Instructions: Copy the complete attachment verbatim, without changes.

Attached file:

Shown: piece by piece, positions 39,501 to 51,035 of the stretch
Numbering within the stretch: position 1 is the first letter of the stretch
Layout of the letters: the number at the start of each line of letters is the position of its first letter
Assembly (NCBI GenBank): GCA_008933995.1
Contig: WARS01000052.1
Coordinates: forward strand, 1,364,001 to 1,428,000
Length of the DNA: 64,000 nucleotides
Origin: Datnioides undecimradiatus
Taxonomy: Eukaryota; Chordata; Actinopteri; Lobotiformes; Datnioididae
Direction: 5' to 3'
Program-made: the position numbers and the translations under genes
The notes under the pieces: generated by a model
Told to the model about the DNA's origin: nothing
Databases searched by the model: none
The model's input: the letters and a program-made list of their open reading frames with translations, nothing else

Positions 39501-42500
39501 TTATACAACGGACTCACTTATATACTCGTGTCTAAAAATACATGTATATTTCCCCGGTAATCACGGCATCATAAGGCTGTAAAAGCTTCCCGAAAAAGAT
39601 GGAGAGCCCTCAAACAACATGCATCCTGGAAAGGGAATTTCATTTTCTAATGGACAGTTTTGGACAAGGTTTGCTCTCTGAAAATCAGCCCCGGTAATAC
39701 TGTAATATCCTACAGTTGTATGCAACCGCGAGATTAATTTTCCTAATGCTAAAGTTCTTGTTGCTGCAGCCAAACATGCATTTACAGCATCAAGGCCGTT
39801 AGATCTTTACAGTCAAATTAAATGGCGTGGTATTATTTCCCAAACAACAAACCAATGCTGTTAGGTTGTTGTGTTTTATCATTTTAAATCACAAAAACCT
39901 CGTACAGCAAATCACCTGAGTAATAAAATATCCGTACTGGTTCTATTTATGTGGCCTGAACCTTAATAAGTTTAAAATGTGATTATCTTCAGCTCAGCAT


Shown: piece by piece, positions 39,501 to 51,035 of the stretch
Numbering within the stretch: position 1 is the first letter of the stretch
Layout of the letters: the number at the start of each line of letters is the position of its first letter
Assembly (NCBI GenBank): GCA_008933995.1
Contig: WARS01000052.1
Coordinates: forward strand, 1,364,001 to 1,428,000
Length of the DNA: 64,000 nucleotides
Origin: Datnioides undecimradiatus
Taxonomy: Eukaryota; Chordata; Actinopteri; Lobotiformes; Datnioididae
Direction: 5' to 3'
Program-made: the position numbers and the translations under genes
The notes under the pieces: generated by a model
Told to the model about the DNA's origin: nothing
Databases searched by the model: none
The model's input: the letters and a program-made list of their open reading frames with translations, nothing else

Positions 39501-42500
39501 TTATACAACGGACTCACTTATATACTCGTGTCTAAAAATACATGTATATTTCCCCGGTAATCACGGCATCATAAGGCTGTAAAAGCTTCCCGAAAAAGAT
39601 GGAGAGCCCTCAAACAACATGCATCCTGGAAAGGGAATTTCATTTTCTAATGGACAGTTTTGGACAAGGTTTGCTCTCTGAAAATCAGCCCCGGTAATAC
39701 TGTAATATCCTACAGTTGTATGCAACCGCGAGATTAATTTTCCTAATGCTAAAGTTCTTGTTGCTGCAGCCAAACATGCATTTACAGCATCAAGGCCGTT
39801 AGATCTTTACAGTCAAATTAAATGGCGTGGTATTATTTCCCAAACAACAAACCAATGCTGTTAGGTTGTTGTGTTTTATCATTTTAAATCACAAAAACCT
39901 CGTACAGCAAATCACCTGAGTAATAAAATATCCGTACTGGTTCTATTTATGTGGCCTGAACCTTAATAAGTTTAAAATGTGATTATCTTCAGCTCAGCAT